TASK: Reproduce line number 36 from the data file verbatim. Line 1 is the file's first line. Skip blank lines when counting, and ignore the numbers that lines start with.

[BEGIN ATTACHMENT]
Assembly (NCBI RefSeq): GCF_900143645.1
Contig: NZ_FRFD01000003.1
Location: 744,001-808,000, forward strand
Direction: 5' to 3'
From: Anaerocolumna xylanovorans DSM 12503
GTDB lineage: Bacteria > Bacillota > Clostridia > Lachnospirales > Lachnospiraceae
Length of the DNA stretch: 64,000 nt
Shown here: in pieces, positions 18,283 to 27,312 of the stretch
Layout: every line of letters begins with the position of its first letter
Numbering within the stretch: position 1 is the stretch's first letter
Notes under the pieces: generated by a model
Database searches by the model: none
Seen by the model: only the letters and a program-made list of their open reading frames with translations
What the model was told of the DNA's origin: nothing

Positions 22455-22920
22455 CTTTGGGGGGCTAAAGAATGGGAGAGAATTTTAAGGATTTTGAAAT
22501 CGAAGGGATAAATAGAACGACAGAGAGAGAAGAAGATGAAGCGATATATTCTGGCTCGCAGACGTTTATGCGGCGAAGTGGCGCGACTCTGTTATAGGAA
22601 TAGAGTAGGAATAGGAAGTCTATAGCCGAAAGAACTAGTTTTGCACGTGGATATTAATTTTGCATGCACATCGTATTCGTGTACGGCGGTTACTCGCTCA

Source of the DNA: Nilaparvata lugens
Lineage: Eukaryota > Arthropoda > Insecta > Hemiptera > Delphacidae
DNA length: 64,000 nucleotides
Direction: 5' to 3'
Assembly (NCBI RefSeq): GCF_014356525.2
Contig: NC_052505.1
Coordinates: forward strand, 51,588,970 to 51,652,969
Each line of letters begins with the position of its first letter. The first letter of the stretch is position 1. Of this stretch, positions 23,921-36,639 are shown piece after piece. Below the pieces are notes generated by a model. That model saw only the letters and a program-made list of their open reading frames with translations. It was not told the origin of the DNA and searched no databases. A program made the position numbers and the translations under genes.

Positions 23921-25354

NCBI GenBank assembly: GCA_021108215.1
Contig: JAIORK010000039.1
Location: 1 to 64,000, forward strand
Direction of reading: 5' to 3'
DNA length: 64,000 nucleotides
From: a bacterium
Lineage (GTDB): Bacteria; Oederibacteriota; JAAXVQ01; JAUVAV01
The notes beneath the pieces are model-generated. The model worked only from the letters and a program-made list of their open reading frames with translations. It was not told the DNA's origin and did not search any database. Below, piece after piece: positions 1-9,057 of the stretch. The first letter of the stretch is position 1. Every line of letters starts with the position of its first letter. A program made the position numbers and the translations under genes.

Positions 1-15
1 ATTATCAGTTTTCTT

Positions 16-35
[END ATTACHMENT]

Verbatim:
Positions 1-15